Chervin wanted to determine symptoms in OSAS patients at the same time by objectively identifying excessive daytime sleepiness with multiple sleep latency test [33]. The complaints of the patients were determined subjectively as fatigue, exhaustion, reduced energy, and sleepiness. No significant relationship was found between disease severity and sleepiness severity and the frequency of these symptoms. Similarly, no significant relationship was found between mean fatigue scores and AHI and LO2S [33,34]. The current study results are not consistent with these findings. From the starting point that fatigue in OSAS patients could also be a symptom of depression, Bardwell et al. found that depression scores were an independent predictive factor of fatigue rather than of OSAS severity [35]. In the same study, no significant relationship was determined between fatigue scores and AHI and LO2S. That the fatigue seen in OSAS patients could predict the severity of depression independently of disease severity has been supported in several studies [36]. In the current study, the relationship with AHI could be related to fatigue, indicating more severe clinical OSAS symptoms. The AHI, the ‘‘gold standard’’ of obstructive sleep apnea severity, was not notably related to symptoms of depression or anxiety. Psychological symptoms occurring as a complication of OSAS may not be at the level of psychiatric disease. These results suggest that fatigue seen in OSAS patients could be considered as a dimension independently of other clinical variables.  

Depression may lead to increased perceived fatigue in OSA patients and impaired quality of life by impairing functionality. Although some population-based and clinical studies have found a positive relationship between the severity of OSA and depression, others have not found such a link.  An observational study using country-wide data has shown that OSA is associated with an increased incidence of depression and anxiety [37]. Previous studies have shown that there is inconsistency in the relationship between OSA severity and depression/anxiety levels. In the current study, a correlation was found between depressive symptoms and MO2S, and anxiety symptoms were found to be related to N3 and REM duration.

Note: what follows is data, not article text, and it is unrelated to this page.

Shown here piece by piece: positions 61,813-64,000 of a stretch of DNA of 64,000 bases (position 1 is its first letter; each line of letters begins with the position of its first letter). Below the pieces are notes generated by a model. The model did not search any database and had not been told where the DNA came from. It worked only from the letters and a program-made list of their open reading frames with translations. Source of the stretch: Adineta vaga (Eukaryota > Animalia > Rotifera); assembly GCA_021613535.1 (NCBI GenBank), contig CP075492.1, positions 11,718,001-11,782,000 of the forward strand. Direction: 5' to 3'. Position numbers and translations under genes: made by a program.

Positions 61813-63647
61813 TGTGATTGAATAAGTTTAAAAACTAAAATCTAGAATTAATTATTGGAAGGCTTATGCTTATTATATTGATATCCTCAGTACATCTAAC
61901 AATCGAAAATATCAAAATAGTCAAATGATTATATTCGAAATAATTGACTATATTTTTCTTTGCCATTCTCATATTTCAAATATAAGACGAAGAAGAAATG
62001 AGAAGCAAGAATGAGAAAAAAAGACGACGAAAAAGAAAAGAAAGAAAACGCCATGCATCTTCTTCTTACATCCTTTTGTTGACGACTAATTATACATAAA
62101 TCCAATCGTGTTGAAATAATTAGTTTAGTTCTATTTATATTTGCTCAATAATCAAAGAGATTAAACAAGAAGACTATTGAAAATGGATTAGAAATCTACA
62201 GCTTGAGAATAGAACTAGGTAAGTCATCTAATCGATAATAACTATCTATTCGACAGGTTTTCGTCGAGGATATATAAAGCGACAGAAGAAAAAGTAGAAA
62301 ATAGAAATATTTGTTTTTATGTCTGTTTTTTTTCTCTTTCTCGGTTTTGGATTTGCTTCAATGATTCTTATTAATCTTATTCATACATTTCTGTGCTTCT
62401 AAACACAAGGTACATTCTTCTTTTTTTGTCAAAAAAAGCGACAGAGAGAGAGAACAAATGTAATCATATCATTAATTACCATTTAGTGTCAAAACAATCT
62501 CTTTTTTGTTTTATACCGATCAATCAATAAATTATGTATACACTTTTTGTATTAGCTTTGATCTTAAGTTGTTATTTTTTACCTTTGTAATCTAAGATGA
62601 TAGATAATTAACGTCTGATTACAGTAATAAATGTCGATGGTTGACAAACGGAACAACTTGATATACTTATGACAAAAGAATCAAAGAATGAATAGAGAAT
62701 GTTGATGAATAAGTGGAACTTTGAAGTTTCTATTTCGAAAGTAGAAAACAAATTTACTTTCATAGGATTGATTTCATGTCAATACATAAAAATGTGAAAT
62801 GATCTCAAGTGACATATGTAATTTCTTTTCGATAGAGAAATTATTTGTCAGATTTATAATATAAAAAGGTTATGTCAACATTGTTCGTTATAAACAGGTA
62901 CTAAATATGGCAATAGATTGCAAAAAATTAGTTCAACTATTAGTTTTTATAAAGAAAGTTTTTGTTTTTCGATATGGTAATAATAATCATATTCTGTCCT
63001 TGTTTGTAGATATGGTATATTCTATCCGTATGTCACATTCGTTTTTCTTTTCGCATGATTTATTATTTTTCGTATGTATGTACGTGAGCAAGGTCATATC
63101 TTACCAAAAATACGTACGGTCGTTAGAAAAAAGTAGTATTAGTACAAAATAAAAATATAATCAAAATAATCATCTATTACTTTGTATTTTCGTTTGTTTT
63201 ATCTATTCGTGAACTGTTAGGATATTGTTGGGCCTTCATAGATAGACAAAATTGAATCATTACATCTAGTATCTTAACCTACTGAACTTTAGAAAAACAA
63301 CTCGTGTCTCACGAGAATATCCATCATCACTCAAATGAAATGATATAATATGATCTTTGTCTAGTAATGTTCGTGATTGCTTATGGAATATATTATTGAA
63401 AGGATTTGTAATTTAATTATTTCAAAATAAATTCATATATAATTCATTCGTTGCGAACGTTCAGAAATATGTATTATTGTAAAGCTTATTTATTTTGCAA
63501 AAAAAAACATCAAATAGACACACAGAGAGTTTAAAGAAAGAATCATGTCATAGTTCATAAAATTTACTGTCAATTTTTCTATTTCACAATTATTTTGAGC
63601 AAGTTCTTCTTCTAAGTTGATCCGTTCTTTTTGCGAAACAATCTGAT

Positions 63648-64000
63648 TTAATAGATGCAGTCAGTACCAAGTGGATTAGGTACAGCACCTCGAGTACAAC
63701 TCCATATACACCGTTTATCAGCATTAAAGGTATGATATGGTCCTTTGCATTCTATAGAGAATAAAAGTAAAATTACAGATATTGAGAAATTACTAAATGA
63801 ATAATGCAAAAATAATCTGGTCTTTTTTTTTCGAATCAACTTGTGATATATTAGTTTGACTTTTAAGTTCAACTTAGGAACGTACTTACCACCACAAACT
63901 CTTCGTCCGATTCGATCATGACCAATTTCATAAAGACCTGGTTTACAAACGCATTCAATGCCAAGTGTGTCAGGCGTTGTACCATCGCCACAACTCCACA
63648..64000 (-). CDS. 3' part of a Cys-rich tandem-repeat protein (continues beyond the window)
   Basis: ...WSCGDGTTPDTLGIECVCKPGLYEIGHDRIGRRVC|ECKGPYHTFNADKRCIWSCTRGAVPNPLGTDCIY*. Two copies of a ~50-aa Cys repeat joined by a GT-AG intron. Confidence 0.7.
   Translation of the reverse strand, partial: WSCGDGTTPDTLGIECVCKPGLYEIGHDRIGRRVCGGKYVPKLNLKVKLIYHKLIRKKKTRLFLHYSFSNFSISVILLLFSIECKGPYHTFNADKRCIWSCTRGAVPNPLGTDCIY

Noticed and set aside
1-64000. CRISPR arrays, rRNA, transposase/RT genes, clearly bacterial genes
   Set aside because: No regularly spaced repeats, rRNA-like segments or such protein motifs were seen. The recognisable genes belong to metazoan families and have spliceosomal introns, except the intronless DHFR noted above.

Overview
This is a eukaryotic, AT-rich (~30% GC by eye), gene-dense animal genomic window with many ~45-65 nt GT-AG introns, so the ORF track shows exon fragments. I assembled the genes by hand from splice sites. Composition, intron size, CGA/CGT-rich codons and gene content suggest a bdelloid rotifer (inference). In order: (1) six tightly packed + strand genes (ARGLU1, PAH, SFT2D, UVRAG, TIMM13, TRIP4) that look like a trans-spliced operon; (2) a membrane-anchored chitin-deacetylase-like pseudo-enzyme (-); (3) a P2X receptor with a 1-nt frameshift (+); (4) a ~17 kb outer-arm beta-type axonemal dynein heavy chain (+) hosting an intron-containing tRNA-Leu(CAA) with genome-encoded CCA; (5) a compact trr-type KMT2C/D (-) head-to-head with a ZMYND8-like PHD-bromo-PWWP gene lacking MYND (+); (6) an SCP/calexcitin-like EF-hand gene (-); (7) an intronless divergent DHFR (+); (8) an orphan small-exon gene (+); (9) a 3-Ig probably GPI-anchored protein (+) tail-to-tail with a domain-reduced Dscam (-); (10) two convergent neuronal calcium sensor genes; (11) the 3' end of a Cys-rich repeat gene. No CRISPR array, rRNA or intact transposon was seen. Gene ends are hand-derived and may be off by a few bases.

In contrast, a previous study that investigated the relationship between OSAS and anxiety and depression found a negative relationship between AHI and anxiety and depression scores [38]. In another study, no relationship was determined between the presence or severity of OSAS and depression and anxiety scores, whereas depression and anxiety scores were determined to be independently higher than other factors [39]. It may be problematic to identify some mood disorder symptoms, such as depression, independent of OSAS, as they contain symptoms similar to OSAS, such as sleep problems. HADS, which does not include physical symptoms such as fatigue, minimizes the effects of physical diseases on scale results. HADS may better assess the relationship between depression and anxiety symptoms in patients with newly diagnosed and untreated OSA without psychiatric disorders. In the present study, no relationship has been found between depression/anxiety levels and PSG variables, which are determinants in particular of OSAS severity. The relationship found between the mean anxiety-depression scores and the MO2S, N3, and REM duration was non-specific and could have been associated with the day on which the PSG was conducted. The present study demonstrates that there is no relationship between OSA severity and depression/anxiety beyond fatigue and excessive daytime sleepiness. The results of the current study showed that depression and anxiety were not independently associated with OSAS severity.  Many psychiatric clinical manifestations are associated with sleep disorders, and screening for the presence of sleep disorders, including OSAS, is essential. Focusing on the improvement of depressive/anxiety symptoms could be a strategy to improve OSAS treatment efficacy.

Interpretation of the current study results is limited by the low number of the sample, the self-reporting nature of the clinical scales, that there was no comparison of the patients with the control group. The present study was a cross-sectional study, and causality could not be addressed.  Our inverse correlation between the PSG variables and the clinical symptoms could not be generalized. However, the results can be considered as pioneering for shedding light for further controlled clinical studies. The results of the current study are essential in terms of independently showing the relationship between frequent symptoms of treatment-naive OSAS patients and PSG variables. Further extended studies with broader samples that examine other related disorders would be able to make a significant contribution to the available data. 

Financial support and sponsorship

 This research did not receive any specific grant from funding agencies in the public, commercial, or not-for-profit sectors.

Conflicts of interest 

There are no conflicts of interest.